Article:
Wednesday, December 28, 2011

Mirta Rosenberg / Portrait Ended

Paco Dalmau

By Mirta Rosenberg
Translated by Julie Ward

It is a way of saying
I want to be left without words,
to lose without comment.

How long am I going to talk
about what no longer is.

About her, who no longer is
seeing me write about her.
And with those eyes!

I too open them at night
and look at the silence
in the dark
where the portrait ends
without her getting to see it

and I think
and I think
and I think

about things like you
that appear to have
no date of expiration,

about your wanting to get home:
with the key prepared,
clinging to the taxi door,
letting yourself fall through your door
almost with the unsteady will
of an autumn leaf,

this kind of expiration,

and these eyes to golden tending
the ones you said in descriptions
were green. To look
at every occasion with kindly eyes
that no longer look at me,
though I remember them.

And now
I want to be left
without words. To know how to lose
what is being lost.

Or so it seems.

It seems that we both
are of a mother bereft:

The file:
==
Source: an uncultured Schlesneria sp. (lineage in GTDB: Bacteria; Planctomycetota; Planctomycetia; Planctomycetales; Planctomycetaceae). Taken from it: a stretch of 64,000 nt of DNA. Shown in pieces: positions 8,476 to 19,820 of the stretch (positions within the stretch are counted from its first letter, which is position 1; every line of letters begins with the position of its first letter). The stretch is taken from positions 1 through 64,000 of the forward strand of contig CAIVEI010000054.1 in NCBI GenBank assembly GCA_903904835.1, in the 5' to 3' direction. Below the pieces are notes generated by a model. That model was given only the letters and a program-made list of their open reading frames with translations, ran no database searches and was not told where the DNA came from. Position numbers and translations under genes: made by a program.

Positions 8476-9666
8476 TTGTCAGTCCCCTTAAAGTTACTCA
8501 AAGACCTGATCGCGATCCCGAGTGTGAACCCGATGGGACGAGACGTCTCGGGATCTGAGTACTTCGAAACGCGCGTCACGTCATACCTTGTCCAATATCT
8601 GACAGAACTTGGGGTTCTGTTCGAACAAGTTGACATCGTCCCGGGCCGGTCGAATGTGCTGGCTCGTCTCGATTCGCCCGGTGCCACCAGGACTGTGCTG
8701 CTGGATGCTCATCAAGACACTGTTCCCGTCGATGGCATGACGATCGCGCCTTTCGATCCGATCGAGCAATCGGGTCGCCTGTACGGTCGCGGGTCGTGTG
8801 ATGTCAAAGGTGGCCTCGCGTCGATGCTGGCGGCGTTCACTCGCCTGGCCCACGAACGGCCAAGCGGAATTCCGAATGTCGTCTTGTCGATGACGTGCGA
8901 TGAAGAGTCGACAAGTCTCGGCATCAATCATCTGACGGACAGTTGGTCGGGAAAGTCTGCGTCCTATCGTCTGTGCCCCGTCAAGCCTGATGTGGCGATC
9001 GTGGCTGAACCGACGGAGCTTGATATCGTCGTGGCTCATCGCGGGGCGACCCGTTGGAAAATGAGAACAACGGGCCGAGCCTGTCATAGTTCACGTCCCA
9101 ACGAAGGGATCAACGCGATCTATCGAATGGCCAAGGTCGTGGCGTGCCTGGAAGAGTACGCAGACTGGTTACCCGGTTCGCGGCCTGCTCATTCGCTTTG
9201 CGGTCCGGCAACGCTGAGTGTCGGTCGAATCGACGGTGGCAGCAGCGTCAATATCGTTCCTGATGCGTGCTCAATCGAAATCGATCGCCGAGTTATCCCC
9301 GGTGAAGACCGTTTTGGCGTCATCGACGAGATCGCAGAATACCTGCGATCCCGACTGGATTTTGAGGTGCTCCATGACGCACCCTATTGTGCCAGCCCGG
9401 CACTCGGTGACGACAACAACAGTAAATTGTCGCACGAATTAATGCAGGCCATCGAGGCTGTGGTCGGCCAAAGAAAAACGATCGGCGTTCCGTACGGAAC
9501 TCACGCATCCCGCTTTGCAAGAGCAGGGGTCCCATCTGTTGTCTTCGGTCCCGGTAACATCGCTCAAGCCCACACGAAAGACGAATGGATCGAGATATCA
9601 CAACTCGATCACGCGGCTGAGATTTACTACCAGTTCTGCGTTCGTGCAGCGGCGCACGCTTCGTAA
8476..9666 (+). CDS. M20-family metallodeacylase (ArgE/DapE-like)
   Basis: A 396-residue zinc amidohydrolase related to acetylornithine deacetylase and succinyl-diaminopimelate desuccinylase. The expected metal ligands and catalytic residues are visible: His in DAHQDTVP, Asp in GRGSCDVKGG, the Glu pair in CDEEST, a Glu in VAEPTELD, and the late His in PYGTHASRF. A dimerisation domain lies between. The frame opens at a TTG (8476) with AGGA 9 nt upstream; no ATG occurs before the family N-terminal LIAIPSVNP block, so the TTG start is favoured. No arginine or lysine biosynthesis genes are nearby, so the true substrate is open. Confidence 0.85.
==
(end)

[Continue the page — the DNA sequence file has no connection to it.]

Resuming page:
me without you
you without her,

and on and on it goes,
like links that are lost
and found for a while
with our parents,

but this is another story
that is better told
in the wedding photo
for which words
I never had,

as though it were a foretaste
of my own expiration.

Speaking of parents you said
your father had green eyes,
like you, your grandson Juan,
and nobody had them wholly
though they deserved to have them:
your way
of embellishing the portrait
was your way of seeing it.

Of her you said, however,
after her death, no I wasn’t the same,
and that perhaps would be your way
of not letting the portrait be ended.

The word no.

I too say so.

Although it might also be called an occasion
that is somewhat vulgar: in general,
all of us are left without her,
and this absence of light seems
to give rest to the eyes
without draining them. It livens them,

or turns them back to the dark,
which is where the portrait ends.

My father said of his:
I was born with her and now
I am going to have to die
alone. And then
he did.

My teacher said of his:
I spent all my life to have
the handwriting of my mum. And then
he had it.

It was perfect pain:
speaking of her,
they spoke of themselves.

Or so it seems.

It seems that to lose
is not a difficult art:
one’s truly dead
are beloved victims of the living.

 Of what every one of them said.

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